What is very interesting to me in reviewing these articles to put them up on my site is how much the world of music, and the world in general, has changed since I wrote them, largely due to technological developments.
When I wrote the first of these articles in 2002, the Internet was not nearly the all-pervasive medium that it is today, and getting a story printed in the newspaper was still a big deal for bands, especially those starting out. Blogs were around, but they were still pretty much a techie, nerd thing at that time. Social media as we know it today had yet to be thought of – Facebook, Twitter and MySpace were yet to be created, and smartphones really weren’t all that smart yet.
In terms of music distribution, CD was still where it was at, and physical stores were still where you could buy them. Around this time, I was playing a lot of gigs at Borders Bookstores (remember them?) and they all carried a large selection of music on CD. Again, mp3 as a format was around, as were digital music players, including the iPod. The ITunes Store, however, wouldn’t open for another year and change the way people bought music. In the meantime, Napster was changing the way people acquired it without paying!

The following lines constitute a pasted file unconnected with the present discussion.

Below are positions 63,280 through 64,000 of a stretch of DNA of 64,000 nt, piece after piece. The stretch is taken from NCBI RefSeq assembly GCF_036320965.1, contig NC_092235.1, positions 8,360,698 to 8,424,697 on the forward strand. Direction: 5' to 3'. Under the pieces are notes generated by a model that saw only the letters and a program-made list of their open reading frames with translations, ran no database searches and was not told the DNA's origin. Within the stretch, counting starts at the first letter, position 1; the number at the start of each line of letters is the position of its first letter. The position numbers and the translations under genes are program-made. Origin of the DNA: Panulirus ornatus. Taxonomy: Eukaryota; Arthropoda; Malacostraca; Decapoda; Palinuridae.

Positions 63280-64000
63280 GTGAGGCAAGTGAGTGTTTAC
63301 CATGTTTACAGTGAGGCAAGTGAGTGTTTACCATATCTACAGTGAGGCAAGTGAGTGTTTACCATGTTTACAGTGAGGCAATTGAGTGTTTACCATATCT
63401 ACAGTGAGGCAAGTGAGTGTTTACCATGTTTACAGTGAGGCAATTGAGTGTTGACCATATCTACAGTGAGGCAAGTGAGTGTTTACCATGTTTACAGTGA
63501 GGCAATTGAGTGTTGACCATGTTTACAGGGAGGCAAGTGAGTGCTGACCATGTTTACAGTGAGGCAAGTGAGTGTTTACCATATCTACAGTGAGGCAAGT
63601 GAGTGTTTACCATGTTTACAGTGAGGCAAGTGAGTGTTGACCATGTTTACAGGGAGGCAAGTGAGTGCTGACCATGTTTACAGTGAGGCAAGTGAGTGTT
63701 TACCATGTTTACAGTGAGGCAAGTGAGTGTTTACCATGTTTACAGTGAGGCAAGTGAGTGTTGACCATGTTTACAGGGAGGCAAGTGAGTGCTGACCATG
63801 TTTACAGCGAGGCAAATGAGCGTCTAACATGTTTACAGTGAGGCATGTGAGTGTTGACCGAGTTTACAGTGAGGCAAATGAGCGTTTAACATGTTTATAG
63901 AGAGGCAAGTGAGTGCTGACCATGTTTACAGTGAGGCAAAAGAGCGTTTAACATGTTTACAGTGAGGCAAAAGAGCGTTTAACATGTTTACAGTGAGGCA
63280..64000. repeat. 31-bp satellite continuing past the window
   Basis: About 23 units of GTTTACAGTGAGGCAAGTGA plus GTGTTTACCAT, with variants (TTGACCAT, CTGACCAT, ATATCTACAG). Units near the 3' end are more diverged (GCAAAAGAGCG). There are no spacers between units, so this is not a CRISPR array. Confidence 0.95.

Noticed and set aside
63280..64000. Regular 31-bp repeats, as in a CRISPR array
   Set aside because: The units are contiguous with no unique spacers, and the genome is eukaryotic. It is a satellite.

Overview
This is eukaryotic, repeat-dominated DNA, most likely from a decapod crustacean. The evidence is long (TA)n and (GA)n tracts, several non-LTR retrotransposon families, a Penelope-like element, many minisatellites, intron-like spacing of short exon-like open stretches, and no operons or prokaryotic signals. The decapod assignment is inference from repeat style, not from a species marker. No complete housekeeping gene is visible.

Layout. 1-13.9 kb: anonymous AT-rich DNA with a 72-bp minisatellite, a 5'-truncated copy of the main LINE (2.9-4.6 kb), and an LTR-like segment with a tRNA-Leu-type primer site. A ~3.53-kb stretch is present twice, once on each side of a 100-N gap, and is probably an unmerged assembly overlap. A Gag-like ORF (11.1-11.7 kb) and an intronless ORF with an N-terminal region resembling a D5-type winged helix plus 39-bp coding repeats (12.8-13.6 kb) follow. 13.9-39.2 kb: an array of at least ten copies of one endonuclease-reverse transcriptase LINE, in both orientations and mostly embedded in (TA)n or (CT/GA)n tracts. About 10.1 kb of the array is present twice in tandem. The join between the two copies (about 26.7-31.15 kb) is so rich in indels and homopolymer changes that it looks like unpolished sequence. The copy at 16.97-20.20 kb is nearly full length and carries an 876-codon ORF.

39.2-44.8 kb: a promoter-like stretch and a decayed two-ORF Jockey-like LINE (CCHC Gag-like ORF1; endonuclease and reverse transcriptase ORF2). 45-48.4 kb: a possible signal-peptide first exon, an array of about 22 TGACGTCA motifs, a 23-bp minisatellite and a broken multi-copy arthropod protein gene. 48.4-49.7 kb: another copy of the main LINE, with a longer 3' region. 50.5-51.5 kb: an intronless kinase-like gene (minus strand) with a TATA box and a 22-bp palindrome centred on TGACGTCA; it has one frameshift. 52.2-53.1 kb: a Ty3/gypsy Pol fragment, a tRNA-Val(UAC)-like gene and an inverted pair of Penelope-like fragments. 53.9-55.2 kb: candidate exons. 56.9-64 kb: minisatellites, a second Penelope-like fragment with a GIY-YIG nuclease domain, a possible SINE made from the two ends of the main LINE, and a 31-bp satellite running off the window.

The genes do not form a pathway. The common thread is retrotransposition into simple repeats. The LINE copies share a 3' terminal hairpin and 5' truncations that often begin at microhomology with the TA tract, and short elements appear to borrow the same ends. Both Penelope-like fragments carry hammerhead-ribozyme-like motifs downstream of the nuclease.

So overall, the musicians and bands that I interviewed were operating in a very different world from the one in which bands starting out today find themselves. They still signed to small record labels – CD Baby and DiscMakers weren’t around to provide easy access to production and distribution. In many ways, a lot of things are a lot more accessible now. However, today’s world is one where it is much more difficult for musicians to earn any kind of living from their craft, in some ways because of that high availability.
Looking at this list of articles (there are still some to be added and some that may be forever lost) it is also interesting to look at how many of these bands are still around, how many of the local venues have closed and so on. The world of music, on a local level or generally, is in a state of constant change and adaptation. Who knows what another ten years may bring? I will be watching with interest. In the meantime, I hope you enjoy reading some of these articles.
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